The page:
Dragana Jovanović, who is in charge of cooperation with the WHO and the Protocol on Water and Health at the Batut institute, talked about global and regional initiatives for improving water supply, sanitation, and hygiene in Serbia, implemented by the Ministry of Health and the Batut institute. In addition to the Protocol on Water and Health, these include the Global Analysis and Assessment of Sanitation and Drinking-Water (GLAAS) and the Joint Monitoring Programme.
The pandemic highlighted the connection between human health and the health of the planet, said Biljana Filipović-Đušić, adviser at the Ministry of Environmental Protection.
It is necessary to support solutions based on nature
Filipović-Đušić also said it is necessary to review the existing waste management legislation, support solutions based on nature, and invest in green infrastructure.
Serbia expected to adopt a circular economy development program
Serbia has prepared a circular economy roadmap which highlights the importance of cooperation with the civil sector and the academic community, while the incoming government is expected to adopt a program of the circular economy development for 2022-2024, said Aleksandra Vučinić, head of the green and circular economy department at the Ministry of Environmental Protection.
Each local government should draw up its own circular economy roadmap
In the field of circular economy, nothing can be done without engaging the citizens, Vučinić explained. She also stressed the significance of local governments, and recommended that each local authority develop its own circular economy roadmap. It is important for society to become resource resilient, and that is where local authorities will play a major role, she said.
Panel: Accelerating the implementation of the environmental dimension of sustainable development and the role of local self-governments
Nebojša Vraneš, adviser at the circular economy center at the Chamber of Commerce and Industry of Serbia (PKS), spoke about the role of business and a circular economy in sustainable development. He said the PKS has set up the circular economy center, a circular economy academy, as well as a digital platform for a circular economy.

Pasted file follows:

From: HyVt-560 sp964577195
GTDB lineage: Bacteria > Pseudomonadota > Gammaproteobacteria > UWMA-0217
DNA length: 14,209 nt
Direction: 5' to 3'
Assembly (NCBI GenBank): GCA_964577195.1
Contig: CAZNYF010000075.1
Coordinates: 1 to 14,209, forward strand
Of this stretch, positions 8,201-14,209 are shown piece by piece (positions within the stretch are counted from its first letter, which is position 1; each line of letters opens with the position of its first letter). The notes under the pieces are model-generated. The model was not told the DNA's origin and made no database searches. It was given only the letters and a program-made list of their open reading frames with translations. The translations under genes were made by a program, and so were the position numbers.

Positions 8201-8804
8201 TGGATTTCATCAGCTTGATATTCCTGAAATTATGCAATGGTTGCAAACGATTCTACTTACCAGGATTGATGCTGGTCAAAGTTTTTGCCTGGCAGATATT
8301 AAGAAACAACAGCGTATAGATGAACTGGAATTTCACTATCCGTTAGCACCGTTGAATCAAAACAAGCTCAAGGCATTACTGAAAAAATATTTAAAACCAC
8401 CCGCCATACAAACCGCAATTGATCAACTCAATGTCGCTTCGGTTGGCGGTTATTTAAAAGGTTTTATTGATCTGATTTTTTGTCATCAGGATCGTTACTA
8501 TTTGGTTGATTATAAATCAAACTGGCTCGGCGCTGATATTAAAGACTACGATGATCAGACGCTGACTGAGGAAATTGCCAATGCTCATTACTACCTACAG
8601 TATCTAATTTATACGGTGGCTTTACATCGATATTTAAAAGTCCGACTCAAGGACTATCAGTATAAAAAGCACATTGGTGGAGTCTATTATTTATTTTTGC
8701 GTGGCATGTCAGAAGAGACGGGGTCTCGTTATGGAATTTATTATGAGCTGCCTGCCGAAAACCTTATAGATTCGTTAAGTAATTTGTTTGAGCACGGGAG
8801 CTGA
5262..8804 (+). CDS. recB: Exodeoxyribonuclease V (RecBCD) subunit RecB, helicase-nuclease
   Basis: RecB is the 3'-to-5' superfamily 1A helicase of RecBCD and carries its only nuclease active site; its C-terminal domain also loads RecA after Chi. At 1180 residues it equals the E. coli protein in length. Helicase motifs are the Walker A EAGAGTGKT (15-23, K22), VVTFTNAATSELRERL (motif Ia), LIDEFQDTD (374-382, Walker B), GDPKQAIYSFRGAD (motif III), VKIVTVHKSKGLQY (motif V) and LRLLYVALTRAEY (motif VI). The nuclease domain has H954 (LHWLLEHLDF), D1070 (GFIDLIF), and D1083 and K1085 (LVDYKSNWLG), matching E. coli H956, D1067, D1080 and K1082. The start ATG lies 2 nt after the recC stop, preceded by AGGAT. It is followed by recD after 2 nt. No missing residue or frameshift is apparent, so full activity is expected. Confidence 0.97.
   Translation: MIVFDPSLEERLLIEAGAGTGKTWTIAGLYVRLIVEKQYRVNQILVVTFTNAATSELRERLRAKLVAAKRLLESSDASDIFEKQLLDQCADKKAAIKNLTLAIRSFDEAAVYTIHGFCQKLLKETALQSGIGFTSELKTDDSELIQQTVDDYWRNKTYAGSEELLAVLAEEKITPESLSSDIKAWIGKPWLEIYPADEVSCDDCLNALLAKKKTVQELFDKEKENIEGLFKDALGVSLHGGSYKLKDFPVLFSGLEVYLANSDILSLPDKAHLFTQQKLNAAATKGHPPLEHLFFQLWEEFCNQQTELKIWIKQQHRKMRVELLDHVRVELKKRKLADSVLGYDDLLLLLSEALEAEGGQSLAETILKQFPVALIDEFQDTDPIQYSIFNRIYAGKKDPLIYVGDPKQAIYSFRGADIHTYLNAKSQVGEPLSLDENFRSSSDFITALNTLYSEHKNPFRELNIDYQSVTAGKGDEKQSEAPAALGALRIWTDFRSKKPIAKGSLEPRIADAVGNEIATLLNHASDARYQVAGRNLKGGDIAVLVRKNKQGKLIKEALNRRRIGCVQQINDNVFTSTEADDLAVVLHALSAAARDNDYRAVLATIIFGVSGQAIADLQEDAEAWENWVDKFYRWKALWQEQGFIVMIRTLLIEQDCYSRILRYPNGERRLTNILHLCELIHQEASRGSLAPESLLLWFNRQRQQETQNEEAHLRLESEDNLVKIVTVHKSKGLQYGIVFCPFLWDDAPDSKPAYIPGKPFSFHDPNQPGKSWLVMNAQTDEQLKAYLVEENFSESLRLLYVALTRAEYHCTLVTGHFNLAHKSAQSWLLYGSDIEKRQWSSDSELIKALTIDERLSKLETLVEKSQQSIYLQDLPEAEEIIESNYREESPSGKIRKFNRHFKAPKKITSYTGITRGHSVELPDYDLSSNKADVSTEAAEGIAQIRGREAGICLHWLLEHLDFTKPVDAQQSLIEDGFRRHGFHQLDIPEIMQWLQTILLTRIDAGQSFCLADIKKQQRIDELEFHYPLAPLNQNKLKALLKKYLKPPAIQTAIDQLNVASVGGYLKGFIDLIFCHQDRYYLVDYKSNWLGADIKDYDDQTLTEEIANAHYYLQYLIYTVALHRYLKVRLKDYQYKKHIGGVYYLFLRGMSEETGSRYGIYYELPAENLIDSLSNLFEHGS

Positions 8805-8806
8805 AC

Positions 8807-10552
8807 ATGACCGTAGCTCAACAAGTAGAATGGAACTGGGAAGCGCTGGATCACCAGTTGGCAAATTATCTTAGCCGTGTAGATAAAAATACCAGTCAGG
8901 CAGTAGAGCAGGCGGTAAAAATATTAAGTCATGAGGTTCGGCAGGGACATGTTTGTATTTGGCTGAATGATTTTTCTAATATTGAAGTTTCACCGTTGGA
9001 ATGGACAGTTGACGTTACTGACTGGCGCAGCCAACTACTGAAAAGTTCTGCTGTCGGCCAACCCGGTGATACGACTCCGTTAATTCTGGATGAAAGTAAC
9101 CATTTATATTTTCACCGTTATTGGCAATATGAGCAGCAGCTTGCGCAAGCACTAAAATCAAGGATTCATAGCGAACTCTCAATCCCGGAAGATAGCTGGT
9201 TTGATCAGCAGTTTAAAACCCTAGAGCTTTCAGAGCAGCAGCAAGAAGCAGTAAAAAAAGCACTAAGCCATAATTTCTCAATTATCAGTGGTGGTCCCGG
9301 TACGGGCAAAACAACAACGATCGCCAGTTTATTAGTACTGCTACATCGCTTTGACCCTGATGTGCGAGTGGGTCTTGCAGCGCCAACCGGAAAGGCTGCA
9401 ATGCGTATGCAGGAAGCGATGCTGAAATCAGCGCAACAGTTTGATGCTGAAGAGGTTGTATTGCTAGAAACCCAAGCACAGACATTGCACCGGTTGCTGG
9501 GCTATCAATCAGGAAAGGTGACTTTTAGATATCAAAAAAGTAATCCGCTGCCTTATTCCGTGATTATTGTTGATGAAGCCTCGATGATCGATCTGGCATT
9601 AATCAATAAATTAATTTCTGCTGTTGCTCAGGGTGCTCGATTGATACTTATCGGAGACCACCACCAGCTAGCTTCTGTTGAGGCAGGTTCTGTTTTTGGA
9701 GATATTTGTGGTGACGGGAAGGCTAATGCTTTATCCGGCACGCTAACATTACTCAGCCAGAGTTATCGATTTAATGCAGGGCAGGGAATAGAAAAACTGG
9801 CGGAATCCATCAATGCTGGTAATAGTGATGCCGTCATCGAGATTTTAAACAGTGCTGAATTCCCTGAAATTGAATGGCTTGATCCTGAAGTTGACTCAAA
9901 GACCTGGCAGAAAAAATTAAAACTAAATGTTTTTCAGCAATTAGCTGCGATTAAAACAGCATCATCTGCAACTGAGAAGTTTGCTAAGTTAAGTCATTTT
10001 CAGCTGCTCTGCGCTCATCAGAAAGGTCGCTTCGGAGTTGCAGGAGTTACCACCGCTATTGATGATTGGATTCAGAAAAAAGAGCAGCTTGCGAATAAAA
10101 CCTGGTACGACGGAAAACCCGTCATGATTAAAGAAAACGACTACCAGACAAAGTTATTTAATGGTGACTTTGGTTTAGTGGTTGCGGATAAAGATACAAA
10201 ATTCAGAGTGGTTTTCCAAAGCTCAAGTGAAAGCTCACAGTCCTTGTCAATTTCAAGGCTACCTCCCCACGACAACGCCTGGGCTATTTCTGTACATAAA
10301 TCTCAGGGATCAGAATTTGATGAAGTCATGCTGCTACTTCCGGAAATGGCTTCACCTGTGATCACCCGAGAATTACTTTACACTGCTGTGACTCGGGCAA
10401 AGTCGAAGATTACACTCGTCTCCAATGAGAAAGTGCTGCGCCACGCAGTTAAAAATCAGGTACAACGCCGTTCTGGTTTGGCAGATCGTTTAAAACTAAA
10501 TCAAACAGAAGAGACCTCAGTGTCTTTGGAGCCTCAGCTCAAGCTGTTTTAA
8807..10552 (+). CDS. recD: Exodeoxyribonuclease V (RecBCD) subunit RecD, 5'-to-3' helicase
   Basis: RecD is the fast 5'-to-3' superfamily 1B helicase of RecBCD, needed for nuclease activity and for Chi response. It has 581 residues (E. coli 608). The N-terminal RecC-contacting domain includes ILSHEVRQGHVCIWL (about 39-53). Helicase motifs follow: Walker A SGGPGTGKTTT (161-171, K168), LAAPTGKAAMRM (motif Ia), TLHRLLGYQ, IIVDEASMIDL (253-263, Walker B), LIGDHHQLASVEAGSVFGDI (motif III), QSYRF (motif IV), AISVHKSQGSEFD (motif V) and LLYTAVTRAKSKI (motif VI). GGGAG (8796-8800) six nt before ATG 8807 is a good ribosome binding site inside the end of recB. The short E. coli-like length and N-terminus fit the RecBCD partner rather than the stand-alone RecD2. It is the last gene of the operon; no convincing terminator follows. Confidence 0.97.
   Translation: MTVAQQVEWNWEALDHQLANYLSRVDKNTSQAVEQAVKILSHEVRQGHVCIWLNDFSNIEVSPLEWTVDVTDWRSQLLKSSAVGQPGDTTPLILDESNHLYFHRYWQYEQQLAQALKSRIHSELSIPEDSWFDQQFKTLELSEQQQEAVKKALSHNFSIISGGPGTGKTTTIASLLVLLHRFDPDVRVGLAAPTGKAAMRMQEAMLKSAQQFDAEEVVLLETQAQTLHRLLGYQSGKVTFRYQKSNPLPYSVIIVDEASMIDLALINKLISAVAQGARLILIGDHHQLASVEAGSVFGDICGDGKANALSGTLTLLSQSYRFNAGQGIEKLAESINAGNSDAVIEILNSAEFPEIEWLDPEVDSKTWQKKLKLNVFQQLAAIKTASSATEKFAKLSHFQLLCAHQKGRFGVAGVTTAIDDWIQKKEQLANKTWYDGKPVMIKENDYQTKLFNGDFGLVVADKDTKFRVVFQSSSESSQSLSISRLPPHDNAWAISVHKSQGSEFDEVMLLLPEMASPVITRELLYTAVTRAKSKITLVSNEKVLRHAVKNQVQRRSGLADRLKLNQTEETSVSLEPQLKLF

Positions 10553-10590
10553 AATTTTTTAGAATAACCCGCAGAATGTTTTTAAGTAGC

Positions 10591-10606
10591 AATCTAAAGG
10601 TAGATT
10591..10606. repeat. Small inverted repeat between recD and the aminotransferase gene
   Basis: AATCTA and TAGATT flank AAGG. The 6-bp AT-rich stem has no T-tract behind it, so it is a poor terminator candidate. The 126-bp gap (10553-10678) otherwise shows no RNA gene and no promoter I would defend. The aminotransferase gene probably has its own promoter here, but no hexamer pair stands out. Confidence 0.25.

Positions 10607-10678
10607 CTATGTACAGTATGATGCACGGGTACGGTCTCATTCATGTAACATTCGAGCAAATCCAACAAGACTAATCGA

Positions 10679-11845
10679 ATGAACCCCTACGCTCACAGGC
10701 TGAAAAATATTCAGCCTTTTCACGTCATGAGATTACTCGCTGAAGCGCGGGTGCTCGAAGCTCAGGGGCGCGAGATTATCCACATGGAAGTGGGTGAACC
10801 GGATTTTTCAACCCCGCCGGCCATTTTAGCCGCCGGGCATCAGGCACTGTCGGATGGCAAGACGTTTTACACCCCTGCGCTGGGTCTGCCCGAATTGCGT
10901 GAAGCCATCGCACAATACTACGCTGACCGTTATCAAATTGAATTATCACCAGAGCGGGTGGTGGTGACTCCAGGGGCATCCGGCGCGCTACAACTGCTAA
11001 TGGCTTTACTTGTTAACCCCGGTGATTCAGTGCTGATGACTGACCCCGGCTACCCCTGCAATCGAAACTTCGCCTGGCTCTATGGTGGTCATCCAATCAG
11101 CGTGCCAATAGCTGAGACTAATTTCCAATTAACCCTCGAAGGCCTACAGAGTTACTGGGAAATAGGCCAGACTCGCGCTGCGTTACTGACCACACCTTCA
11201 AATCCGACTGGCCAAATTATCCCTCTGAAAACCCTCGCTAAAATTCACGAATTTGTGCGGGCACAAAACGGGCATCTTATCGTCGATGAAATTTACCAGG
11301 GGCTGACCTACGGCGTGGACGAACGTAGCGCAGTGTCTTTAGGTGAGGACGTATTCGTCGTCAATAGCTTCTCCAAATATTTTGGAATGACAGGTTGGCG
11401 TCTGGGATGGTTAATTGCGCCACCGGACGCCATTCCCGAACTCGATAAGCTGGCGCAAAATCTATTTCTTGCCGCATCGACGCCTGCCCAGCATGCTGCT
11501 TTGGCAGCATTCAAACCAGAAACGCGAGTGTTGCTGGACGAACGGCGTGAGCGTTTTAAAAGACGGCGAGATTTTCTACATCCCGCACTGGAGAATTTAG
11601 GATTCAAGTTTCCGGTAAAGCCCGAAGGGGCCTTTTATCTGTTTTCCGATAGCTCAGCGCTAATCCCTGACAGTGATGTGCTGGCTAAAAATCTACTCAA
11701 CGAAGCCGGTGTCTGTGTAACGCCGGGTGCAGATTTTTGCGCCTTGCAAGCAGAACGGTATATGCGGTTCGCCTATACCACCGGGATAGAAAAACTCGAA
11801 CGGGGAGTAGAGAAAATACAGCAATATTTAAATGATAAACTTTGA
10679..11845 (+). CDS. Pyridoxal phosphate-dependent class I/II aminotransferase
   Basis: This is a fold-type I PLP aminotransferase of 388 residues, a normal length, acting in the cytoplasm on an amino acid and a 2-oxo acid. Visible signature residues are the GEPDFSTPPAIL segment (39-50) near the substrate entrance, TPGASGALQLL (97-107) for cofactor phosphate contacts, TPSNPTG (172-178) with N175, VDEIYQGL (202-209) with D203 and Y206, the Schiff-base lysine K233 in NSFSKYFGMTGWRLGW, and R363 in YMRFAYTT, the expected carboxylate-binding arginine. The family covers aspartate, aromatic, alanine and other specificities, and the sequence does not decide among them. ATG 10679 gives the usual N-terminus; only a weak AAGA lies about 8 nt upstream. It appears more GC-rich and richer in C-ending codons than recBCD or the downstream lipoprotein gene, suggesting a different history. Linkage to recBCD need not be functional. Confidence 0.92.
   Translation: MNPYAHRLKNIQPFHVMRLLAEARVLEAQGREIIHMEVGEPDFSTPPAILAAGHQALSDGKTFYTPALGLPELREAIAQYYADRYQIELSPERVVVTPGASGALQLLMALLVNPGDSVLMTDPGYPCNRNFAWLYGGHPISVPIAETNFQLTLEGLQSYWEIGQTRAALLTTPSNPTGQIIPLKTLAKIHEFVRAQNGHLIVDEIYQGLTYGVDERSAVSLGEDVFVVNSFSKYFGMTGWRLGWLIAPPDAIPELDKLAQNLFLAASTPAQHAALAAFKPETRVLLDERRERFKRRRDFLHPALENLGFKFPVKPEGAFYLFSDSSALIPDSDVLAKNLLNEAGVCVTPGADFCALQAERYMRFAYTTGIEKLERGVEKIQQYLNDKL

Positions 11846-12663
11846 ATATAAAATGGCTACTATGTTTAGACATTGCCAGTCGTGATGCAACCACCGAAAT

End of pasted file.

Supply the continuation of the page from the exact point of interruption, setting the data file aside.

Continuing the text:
Over the coming period, the PKS intends to acquaint businesspeople with the complexity of new regulations on CO2 emissions and circular products. The chamber has also produced a decarbonization guide to bring the topic closer to citizens and businesses, according to him.
Subotica: decades of struggle helped solve environmental problems
Žika Reh, head of environmental protection and sustainable development at the Subotica municipal administration, explained how the northern Serbian city had managed to solve the problem of wastewater as well as solid waste.
All untreated wastewater from Subotica used to end up in nearby Lake Palić, causing an environmental disaster and killing all the fish in the lake in the 1970s. Since then, the city has built a water treatment plant, remediated the lake, built a regional landfill, and thus solved the problems, according to Reh.
Local governments still don’t have inspection oversight over wastewater discharge
However, local government still don’t have inspection oversight over wastewater discharge, he said, noting it is important to enable local authorities to influence polluters.
Priboj: a switch to renewables in district heating
The municipality of Priboj was among the first in Serbia to overhaul its district heating system and replace fuel oil with biomass, a greener fuel. Saša Vasilić, Priboj’s deputy mayor, said that there is good cooperation with other local governments and that the municipality of Arilje is expected to get a biomass heating plant this year as well.
The municipality has cut emissions by 30%, but household heating remains a problem
Vasilić said that quality heating with biomass can be delivered with good management, noting that the municipality has reduced CO2 emissions by 30% but that individual (household) heating remains a problem.
Kragujevac: a strategy to reduce emissions
The City of Kragujevac is among the first in Serbia to adopt a low-carbon development strategy, with the UNDP’s support, said Ana Radojević, the city’s energy manager. Following a thorough analysis, the city was presented with as many as 162 recommendations for improving the energy and climate situation and reducing greenhouse gas emissions, according to her.
The analysis showed that residential buildings were the biggest energy consumers in Kragujevac. To improve the energy efficiency of households, the city took part in the Ministry of Mining and Energy’s subsidy program this year and in 2021.
A project to switch from fuel oil to natural gas in Kragujevac’s district heating is about to be completed
Radojević said that a project to switch from fuel oil to natural gas in Kragujevac’s district heating should be completed in the coming days, in what is expected to help solve the problem of excessive air pollution and harmful gases in the city.
Since the strategy also identified the transportation sector as one of the biggest polluters, the city has started building a northern bypass for trucks to avoid the city center, according to her.
Kragujevac, in cooperation with the UNDP, has also built a rooftop solar power plant at one of its kindergartens, and the facility should start producing green electricity in the coming days, she said.
Serbia’s national consultations will wrap up on May 20
In parallel with the consultation process, the Ministry of Environmental Protection and the UNDP are preparing Serbia’s national report, a document that will integrate comments provided by participants in the meetings as well as comments by interested parties posted on the SparkBlue online platform by May 20.
The closing event ahead of the Stockholm conference, taking place on May 20 at the botanical garden Jevremovac in Belgrade, will serve to present some of the key elements of Serbia’s national report.